Production of a genetically modified cell expressing a dual-purpose promoter region/foreign structural gene combination combines the specific teachings of the present disclosure with a variety of techniques and expedients known in the art. In most instances, alternative expedients exist for each stage of the overall process. The choice of expedients depends on variables such as the choice of the basic vector system for the introduction and stable maintenance of the dual-purpose combination, the plant species to be modified and the desired regeneration strategy, and the particular foreign structural gene or promoter sequences to be used, all of which present alternative process steps which those of ordinary skill are able to select and use to achieve a desired result. For instance, although the starting point for obtaining a dual-purpose promoter region is exemplified in the present application by T-DNA isolated from pTiA6, DNA sequences of other homologous Ti plasmids might be substituted as long as appropriate modifications are made to the promoter region isolation and manipulation procedures. (Often, pTi15955 may be used without modification.) Dual-purpose promoter regions other than that derived from the 1450bTx gene taught herein may be discovered or constructed. Homologous genes may be identified by those of ordinary skill in the art by the ability of homologous nucleic acids to cross-hybridize under conditions of appropriate stringency or by comparison of nucleic acid or protein sequences, as is well understood in the art. It will be understood that there may be minor sequence variations within gene sequences utilized or disclosed in the present application. These variations may be determined by standard techniques to enable those of ordinary skill in the art to manipulate and bring into utility the promoter regions of such homologous genes. As novel means are developed for the stable insertion of foreign genes in plant cells, those of ordinary skill in the art will be able to select among those alternate process steps to achieve a desired result. The fundamental aspects of the invention are the nature of the dual-purpose promoter region and its use to drive expression of a single copy of a foreign structural gene in both prokaryotes and eukaryotes. Other aspects include the nature and structure of the foreign structural gene and its means of insertion and expression in bacterial and plant genomes. The remaining steps of the preferred embodiment for obtaining a genetically modified plant include inserting the 1450bTxPR/structural gene combination into T-DNA, monitoring expression in bacteria, transferring the modified T-DNA to a plant cell wherein the modified T-DNA becomes stably integrated as part of the plant cell genome, techniques for in vitro culture and eventual regeneration into whole plants, which may include steps for selecting and detecting transformed plant cells and steps of transferring the introduced gene, and other linked or cotransformed DNA sequences from the originally transformed strain into commercially acceptable cultivars, and monitoring expression in transformed plants.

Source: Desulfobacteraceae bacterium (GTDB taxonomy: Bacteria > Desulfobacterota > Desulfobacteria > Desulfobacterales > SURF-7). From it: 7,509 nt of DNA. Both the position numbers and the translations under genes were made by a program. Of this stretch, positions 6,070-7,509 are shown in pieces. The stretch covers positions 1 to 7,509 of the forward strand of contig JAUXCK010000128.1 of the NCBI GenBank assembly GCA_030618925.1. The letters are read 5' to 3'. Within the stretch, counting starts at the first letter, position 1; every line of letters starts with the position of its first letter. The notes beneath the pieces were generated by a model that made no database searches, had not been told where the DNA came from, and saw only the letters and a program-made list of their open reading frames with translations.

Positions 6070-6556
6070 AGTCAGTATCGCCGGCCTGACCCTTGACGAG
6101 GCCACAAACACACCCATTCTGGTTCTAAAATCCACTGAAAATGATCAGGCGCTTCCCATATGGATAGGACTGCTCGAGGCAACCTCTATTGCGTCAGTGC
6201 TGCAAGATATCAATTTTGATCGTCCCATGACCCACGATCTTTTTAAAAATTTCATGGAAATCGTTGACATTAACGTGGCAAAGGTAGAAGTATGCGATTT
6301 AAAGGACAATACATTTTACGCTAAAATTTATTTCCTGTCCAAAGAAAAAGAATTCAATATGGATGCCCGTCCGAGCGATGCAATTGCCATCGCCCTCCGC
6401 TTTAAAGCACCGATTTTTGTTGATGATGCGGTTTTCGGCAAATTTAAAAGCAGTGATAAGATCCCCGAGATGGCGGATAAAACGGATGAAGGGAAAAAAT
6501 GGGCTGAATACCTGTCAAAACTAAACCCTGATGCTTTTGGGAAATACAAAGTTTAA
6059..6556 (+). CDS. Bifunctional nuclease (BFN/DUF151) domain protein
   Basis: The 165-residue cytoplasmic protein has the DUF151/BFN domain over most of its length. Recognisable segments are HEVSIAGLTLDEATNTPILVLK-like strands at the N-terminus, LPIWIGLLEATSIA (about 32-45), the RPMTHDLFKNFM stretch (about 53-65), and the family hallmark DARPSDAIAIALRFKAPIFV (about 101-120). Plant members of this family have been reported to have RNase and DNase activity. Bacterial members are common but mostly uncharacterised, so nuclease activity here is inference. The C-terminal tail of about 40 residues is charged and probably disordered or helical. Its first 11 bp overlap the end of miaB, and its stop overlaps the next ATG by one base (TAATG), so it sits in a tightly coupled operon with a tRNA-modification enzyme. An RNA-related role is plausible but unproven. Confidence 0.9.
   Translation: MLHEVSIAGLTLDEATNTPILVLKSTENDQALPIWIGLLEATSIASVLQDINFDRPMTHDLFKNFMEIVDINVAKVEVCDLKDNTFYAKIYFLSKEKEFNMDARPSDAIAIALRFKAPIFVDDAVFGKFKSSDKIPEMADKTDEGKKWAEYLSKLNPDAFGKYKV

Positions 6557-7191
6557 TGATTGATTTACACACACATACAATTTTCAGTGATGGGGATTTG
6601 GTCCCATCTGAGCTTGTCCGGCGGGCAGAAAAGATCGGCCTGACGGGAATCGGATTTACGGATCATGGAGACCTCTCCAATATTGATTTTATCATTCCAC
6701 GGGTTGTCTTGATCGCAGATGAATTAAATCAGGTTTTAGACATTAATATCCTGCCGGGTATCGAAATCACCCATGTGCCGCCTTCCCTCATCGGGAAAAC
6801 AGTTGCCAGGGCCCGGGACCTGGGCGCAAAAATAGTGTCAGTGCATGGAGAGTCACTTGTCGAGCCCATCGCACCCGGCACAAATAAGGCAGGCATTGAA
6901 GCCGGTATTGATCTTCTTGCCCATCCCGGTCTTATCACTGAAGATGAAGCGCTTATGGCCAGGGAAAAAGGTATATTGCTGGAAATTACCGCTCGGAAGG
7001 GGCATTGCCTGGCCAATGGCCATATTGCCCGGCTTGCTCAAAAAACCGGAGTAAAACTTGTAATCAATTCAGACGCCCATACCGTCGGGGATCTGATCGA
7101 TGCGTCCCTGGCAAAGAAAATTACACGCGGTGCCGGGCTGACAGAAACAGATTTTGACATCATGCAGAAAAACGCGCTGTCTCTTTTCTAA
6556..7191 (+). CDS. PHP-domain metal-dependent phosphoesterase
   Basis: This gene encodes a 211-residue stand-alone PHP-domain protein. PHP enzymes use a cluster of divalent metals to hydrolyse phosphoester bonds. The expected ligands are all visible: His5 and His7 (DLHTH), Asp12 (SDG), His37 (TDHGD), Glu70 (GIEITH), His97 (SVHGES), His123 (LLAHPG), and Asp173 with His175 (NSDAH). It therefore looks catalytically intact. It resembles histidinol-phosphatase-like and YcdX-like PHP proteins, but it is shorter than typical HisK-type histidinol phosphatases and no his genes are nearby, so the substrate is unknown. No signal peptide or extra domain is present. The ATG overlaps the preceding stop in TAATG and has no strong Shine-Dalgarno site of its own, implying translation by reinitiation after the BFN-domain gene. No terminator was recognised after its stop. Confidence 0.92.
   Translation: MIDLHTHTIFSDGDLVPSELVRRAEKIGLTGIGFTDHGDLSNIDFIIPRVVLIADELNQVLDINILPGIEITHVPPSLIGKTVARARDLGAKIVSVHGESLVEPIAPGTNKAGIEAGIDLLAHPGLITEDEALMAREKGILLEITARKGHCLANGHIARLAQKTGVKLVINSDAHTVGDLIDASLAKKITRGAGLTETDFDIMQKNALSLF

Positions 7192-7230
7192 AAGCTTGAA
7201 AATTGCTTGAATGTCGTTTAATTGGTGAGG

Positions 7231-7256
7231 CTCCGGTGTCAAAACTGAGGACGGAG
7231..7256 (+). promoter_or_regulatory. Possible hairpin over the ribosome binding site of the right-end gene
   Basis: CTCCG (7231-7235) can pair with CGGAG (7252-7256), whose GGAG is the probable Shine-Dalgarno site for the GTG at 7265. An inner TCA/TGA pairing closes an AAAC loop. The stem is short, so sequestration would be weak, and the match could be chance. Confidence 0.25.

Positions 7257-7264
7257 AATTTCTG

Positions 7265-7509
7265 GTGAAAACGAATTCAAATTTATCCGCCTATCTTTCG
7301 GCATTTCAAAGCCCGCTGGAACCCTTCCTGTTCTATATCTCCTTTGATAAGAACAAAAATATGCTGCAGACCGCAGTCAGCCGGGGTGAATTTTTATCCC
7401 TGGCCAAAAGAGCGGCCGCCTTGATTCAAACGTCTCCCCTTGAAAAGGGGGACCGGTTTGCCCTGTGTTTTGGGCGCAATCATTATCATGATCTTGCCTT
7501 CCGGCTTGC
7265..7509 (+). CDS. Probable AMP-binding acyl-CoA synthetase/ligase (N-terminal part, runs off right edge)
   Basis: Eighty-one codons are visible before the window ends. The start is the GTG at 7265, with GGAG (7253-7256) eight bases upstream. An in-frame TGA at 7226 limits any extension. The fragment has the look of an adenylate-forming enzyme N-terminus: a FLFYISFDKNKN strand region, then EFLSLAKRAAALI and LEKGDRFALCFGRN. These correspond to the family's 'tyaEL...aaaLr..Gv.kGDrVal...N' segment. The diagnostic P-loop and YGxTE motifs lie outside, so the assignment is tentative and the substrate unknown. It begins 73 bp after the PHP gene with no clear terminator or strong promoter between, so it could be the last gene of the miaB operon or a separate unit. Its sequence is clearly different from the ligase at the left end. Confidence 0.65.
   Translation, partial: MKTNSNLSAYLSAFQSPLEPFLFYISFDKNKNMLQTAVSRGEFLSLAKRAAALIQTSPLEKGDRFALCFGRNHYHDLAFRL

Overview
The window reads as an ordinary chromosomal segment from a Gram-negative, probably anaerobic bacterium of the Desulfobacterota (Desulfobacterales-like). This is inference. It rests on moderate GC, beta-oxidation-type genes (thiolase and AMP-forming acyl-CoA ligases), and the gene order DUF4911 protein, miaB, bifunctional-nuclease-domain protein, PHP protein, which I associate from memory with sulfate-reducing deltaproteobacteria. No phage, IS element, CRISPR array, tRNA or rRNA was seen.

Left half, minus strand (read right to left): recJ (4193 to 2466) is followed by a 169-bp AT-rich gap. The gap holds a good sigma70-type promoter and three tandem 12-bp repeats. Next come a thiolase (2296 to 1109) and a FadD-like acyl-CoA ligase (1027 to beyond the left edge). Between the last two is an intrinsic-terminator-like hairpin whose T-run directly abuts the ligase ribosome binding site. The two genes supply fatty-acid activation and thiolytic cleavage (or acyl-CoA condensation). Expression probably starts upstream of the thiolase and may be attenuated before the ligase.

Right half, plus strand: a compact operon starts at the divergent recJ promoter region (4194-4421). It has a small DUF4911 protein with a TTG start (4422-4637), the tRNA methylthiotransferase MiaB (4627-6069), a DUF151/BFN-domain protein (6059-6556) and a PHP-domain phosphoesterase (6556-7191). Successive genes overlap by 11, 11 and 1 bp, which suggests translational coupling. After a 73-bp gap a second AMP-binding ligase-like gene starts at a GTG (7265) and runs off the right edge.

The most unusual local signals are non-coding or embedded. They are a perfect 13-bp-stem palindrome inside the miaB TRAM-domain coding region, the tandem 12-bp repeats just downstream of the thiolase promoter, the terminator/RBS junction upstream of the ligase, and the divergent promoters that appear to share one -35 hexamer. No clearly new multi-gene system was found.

A principal feature of the present invention in its preferred embodiment is the construction of a T-DNA derivative having an inserted foreign structural gene under control of the 1450bTxPR, i.e., between a dual-purpose promoter region and a polyadenylation site, as these terms have been defined, supra. The structural gene must be inserted in correct position and orientation with respect to the promoter region. Position has two aspects. The first relates to which side of the promoter the structural gene is inserted. It is known that the majority of promoters control initiation of transcription and translation in one direction only along the DNA. The region of DNA lying under promoter control is said to lie "downstream" or alternatively "behind" or "3' to" the promoter. Therefore, to be controlled by the promoter, the correct position of foreign structural gene insertion must by "downstream" from the promoter. The second aspect of position refers to the distance, in base pairs, between known functional elements of the promoter, for example the transcription initiation site, and the translational start site of the structural gene. Substantial variation appears to exist with regard to this distance, from promoter to promoter. Therefore, the structural requirements in this regard are best described in functional terms. As a first approximation, reasonable operability can be obtained when the distance between the promoter and the inserted foreign structural gene is similar to the distance between the promoter and the gene it normally controls. Orientation refers to the directionality of the structural gene. That portion of a structural gene which ultimately codes for the amino terminus of the foreign protein is termed the 5'-end of the structural gene, while that end which codes for amino acids near the carboxyl end of the protein is termed the 3'-end of the structural gene. Correct orientation of the foreign structural gene is with the 5'-end thereof proximal to the promoter. An additional requirement in the case of constructions leading to fusion protein expression is that the fusion of two structural genes must be such that the coding sequences of the two genes are in the same reading frame phase, a structural requirement which is well understood in the art. An exception to this phasing requirement exists in the case where an intron separates coding sequences derived from the two structural genes. In that case, both structural genes must be provided with compatible splice sites, and the intron splice sites must be so positioned that the correct reading frame is restored in phase after the intron is removed by post-transcriptional processing. Differences in rates of expression or developmental control may be observed when different foreign structural genes are inserted under control of the 1450bTxPR derivative or other dual-purpose promoter regions. Rates of expression may also be greatly influenced by the details of the resultant mRNA's secondary structure, especially stem-loop structures. As is well understood in the art, translational rates in prokaryotic cells will be affected by the presence of a ribosomal RNA binding sequence 5' to the AUG translational start site (J. Shine and L. Dalgarno (1974) Proc. Natl. Acad. Sci. USA 71:1342-1346), and translational rates in eukaryotic cells may be affected by the particular nucleotides flanking the AUG (M. Kozak (1981) Nucl. Acids Res. 9:5233-5252). Different properties, including, but not limited to, such properties as stability, intercellular or intracellular localization or excretion, solubility, target specificity, and other functional properties of the expressed protein itself may be observed in the case of fusion proteins depending upon the insertion site, the length and properties of the segments of the foreign proteins included within the fusion protein, and effects on folded configuration thereof, all of which present numerous opportunities to manipulate and control the functional properties of the foreign protein product, depending upon the desired physiological properties within the plant cell, plant tissue, and whole plant. Similarly to the promoter region, the polyadenylation site must be located in correct position and orientation relative to the 3'-end of the coding sequence. Fusion proteins are also possible between the 3'-end of the foreign structural gene protein and a polypeptide encoded by the DNA which serves as a source of the polyadenylation site.